|Vietnam Veterans of America|
|President’s Report, May/June 2021|
Last year the world was attacked by an unseen enemy more deadly than any found on a battlefield. As a result, we lost an entire year in which normal routines were disrupted. Thankfully, the incredible introduction of effective vaccines, combined with a significant effort to get people vaccinated, may soon return us to normal life. Although this may not happen quickly enough to allow us to participate fully in Memorial Day activities this year, I urge everyone to take a moment to remember those lost in all our wars and also those lost to COVID-19.
Since March of last year the number of COVID-19 deaths has exceeded the number of those who died in World Wars I and II and the Vietnam War combined. Unfortunately, many of those who succumbed to the virus were veterans of those wars. All must be remembered.
Yes, Virginia, there will be an in-person VVA National Convention. After considering the progress noted above, the Board of Directors has voted to re-schedule the Convention for November 2-6. In this issue of The Veteran the Convention Committees have outlined their operations. It will be the same format that we have become familiar with, but please take note of the revised deadlines for delegate registration and candidate announcements. Please do not wait to the last minute to send in your delegate registrations and hotel reservations, and I suggest that you not wait too long to make flight arrangements. Given the cutback in flights you may have a hard time getting one. I suggest you talk to a travel agent or the airlines soon. Mariann and I look forward to seeing you in Greensboro.
TOXIC EXPOSURE AND CONGRESS
In the last issue I reported that during our annual congressional testimony VVA was not the only veterans organization to highlight its concerns about the effects of exposure to toxic substances on America’s military from the Vietnam War to the present day. I was pleasantly surprised to learn then that both the House and Senate Veterans’ Affairs Committees had identified toxic exposure as their highest priority. Now both the House and Senate committees are moving at breakneck speed to introduce legislation to deal with these long-standing issues.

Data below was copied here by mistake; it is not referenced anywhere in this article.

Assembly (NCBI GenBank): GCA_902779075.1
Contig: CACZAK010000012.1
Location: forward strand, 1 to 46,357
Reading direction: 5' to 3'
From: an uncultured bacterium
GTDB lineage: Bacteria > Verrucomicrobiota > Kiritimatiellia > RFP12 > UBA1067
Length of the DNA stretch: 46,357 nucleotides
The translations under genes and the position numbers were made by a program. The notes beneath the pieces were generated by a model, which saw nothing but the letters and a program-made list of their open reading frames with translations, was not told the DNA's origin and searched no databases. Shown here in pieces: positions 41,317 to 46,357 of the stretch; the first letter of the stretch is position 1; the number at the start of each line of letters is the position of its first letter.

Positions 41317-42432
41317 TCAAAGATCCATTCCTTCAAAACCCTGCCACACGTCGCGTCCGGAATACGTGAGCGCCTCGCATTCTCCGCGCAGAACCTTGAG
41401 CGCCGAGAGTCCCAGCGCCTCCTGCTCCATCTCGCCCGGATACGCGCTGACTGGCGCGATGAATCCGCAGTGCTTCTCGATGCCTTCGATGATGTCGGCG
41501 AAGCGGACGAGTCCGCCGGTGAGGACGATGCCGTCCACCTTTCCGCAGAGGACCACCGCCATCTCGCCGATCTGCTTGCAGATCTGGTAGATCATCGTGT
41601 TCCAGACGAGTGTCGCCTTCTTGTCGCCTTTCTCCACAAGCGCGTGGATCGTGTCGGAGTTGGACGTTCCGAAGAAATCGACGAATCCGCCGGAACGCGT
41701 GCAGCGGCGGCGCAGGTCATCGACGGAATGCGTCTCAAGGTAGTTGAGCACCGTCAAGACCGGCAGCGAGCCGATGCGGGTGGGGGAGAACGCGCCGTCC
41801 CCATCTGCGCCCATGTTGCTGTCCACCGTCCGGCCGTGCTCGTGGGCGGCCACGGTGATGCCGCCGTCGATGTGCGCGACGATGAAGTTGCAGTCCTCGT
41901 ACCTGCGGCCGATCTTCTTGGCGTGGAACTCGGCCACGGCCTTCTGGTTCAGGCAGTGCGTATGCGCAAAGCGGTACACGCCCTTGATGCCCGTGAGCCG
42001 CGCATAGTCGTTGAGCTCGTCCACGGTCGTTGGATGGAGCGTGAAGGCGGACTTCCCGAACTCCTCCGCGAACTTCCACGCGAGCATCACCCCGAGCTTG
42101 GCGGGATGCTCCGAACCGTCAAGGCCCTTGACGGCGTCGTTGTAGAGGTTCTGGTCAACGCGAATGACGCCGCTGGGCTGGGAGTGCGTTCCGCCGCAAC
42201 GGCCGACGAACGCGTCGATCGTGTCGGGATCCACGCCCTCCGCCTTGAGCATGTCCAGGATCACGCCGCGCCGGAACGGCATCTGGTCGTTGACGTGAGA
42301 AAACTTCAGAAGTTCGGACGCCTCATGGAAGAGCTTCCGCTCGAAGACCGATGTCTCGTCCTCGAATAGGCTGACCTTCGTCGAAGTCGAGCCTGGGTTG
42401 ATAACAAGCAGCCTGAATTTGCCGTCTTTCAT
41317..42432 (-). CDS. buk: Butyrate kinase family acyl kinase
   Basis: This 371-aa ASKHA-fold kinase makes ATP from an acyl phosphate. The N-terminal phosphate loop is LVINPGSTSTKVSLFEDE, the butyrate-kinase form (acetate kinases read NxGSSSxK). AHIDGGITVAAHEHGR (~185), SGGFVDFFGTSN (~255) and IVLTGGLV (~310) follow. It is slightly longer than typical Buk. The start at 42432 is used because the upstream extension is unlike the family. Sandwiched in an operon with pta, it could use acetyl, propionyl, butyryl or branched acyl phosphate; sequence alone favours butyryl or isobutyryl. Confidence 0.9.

On April 28 the Senate Veterans Affairs’ Committee held a hearing on more than twenty bills, half of which were about toxic exposure. Proposed legislation covers items that have been languishing in Congress for many years. For example, S.437 focuses on burn pits. S.454 would care for veterans who served in K2, the former Russian Karshi-Khanabad Air Base in Uzbekistan that was horribly polluted. S.565, the Mark Takai Atomic Veterans Healthcare Parity Act, will cover veterans who cleaned up the Enewetak Atoll used for atomic testing. S.657 would add Thailand to the Agent Orange-affected areas during the Vietnam War. S.810 would add hypertension as a presumptive disease for Vietnam veterans. Two bills, S.927 and S.952, will deal with those exposed to burn pits.
It is unclear which bills will be approved. Some may get merged into an omnibus bill. Please keep an eye out for our Government Affairs alerts to keep up with the legislative activity.
I am concerned that, while these are great legislative proposals, none deals with VVA’s efforts to get the VA to consider the health impact of toxic exposures on the multi-generational progeny of veterans.
OTHER ISSUES OF CONCERN
Other bills not related to toxic exposure also caught my eye. One important bill, S.89, would require the VA Secretary to secure medical opinions for veterans with service-connected disabilities who die from COVID-19 to determine if those disabilities were the principal or a contributory cause of death. We have learned of several incidents of spouses or dependents getting denied for DIC because the VA ascribed the veteran’s death solely to the virus. I have been in contact with the National Association of Medical Examiners and the International Association of Coroners and Medical Examiners for help in dealing with this issue.
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